[Heb., nerd; Gr., narʹdos].
A small aromatic plant (Nardostachys jatamansi) found in the Himalaya Mountains. The stems and roots of this plant are generally considered the source of the nard or spikenard mentioned in Scripture. (Ca 1:12; 4:13, 14; Mr 14:3) The spikenard plant is distinguished by its clusters of blackish, hairy stems, about 5 cm (2 in.) long, that branch out from the top of the root. The leaves sprout from the upper portion of the plant, which is terminated by heads of pink flowers.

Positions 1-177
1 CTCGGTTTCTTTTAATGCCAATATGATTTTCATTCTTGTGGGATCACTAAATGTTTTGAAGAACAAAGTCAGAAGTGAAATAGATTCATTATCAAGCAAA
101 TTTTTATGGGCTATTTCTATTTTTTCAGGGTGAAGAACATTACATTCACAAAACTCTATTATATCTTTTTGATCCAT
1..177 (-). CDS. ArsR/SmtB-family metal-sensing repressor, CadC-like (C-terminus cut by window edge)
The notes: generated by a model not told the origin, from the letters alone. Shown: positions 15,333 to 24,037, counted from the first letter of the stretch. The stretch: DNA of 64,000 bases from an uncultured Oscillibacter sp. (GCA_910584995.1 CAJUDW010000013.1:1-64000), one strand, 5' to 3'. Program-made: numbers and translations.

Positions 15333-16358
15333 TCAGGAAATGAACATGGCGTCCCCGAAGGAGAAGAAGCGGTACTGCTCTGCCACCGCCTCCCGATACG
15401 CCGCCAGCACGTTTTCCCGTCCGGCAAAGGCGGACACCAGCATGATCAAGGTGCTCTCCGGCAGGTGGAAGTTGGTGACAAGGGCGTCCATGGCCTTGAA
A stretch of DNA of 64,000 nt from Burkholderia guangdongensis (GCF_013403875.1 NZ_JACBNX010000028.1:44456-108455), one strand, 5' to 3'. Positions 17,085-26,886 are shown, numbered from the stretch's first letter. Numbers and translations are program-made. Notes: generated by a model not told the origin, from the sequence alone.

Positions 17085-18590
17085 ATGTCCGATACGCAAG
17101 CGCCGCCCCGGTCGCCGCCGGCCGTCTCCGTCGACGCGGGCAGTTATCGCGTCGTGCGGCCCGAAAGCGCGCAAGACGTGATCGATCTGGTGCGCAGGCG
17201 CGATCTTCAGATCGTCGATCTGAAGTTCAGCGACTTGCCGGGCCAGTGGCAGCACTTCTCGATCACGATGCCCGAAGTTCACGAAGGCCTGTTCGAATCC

To preserve its fragrance, nard, a light, fragrant, reddish-colored liquid, was sealed in cases of alabaster, a soft, usually whitish, marblelike stone named after Alabastron, Egypt, where vessels of this material were manufactured. The pound of perfumed oil, “genuine nard,” poured by Mary from an alabaster case upon the head and feet of Jesus Christ, ‘in view of his burial,’ was evaluated at 300 denarii, the equivalent of about a year’s wages. (Mr 14:3-9; Joh 12:3-8; Mt 20:2) The fact that this perfumed oil was so expensive suggests that its source may have been distant India.